Tools to manage the art of persuasion
Many influencers have an innate ability to drive change.
For instance, celebrities (including micro celebrities) have huge followings and people love them. That gives them tremendous power to influence behavior. If they Tweet about a new clothing brand or take a Selfie at a trending new restaurant, it can mean instant success for the company (or destroy the company in cases like the hotel where Kim Kardashian was robbed).
As mentioned earlier, this relies on “Liking” the celeb.
This tool of influence was used successfully in the era of traditional media by hiring celebrities for your commercials.
But, what do brands that can’t afford to hire big name celebrities do?
Well, there are a host of other tools of influence out their to help persuade potential customers to give your brand a try. So, let’s talk about some of them.
Cialdini’s weapons of influence
Cialdini introduced his 6 tool of influence (he’s recently added a 7th in his new book, Pre-suasion, unity) over 30 years ago, drawing on research in social psychology, in which he holds a PhD.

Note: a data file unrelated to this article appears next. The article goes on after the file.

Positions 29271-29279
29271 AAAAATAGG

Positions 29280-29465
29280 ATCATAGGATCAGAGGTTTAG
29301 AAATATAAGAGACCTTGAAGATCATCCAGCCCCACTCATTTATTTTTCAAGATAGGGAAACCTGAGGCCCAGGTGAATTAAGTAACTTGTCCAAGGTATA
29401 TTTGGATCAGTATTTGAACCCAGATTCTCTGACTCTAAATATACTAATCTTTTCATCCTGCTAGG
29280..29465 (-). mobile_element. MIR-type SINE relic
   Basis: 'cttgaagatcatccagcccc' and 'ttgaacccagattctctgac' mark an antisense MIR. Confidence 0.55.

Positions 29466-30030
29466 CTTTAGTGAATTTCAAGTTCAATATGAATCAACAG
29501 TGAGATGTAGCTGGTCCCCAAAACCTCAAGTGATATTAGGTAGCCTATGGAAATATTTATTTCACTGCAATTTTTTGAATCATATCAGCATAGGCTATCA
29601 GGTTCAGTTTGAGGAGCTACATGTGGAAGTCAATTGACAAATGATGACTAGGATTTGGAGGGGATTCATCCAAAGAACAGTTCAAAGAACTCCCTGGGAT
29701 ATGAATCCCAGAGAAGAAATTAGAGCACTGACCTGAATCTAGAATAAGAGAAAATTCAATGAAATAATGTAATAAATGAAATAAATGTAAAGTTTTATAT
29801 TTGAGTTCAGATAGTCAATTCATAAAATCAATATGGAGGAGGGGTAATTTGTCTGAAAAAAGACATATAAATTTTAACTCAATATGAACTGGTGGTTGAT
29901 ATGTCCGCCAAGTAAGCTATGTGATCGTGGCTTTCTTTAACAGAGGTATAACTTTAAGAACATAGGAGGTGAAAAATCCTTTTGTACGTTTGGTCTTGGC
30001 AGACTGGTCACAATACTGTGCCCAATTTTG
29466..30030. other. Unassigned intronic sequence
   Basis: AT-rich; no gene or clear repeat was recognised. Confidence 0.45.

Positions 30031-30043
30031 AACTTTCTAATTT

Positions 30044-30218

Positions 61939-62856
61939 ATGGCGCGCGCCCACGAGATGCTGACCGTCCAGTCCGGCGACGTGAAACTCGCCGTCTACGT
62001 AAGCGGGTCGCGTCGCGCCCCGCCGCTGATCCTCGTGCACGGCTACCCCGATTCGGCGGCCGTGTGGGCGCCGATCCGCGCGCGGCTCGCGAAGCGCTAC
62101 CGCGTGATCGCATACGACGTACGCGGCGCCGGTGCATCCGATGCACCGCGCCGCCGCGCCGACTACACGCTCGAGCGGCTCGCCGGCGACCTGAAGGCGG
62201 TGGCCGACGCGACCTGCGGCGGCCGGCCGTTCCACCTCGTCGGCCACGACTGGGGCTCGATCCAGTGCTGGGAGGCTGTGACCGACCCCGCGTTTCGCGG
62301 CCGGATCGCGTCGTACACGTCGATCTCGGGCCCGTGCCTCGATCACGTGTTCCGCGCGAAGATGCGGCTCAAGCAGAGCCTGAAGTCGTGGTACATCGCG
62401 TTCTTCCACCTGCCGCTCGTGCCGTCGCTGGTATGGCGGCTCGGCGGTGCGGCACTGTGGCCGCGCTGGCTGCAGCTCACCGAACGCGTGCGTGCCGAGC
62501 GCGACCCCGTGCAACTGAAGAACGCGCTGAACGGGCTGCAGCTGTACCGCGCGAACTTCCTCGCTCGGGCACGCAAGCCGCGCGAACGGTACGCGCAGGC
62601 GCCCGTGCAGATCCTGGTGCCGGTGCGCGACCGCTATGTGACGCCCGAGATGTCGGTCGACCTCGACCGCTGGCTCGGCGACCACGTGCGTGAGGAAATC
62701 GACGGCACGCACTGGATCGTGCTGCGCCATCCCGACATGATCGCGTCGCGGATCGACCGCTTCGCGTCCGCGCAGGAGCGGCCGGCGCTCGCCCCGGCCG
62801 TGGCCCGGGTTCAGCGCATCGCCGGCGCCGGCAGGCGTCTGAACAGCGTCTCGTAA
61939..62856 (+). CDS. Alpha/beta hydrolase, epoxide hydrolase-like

Marketing is much more than just putting pretty pictures and words on paper — it’s know which words and pictures will motivate your target audience to action. For this, marketers have all these influence tools available, but often fail to use them — personally, I’m convinced part of the problem is that too many brands hire folks to do marketing from outside marketing, but that’s a discussion for another day.
Briefly, here are the 7 tools of influence:
- Social Proof
But, there’s more to generating persuasive materials than simply using the tools of influence. First, and foremost, you need to have a deep understanding of your customer — who are they, what are they like, what are their biggest pain points …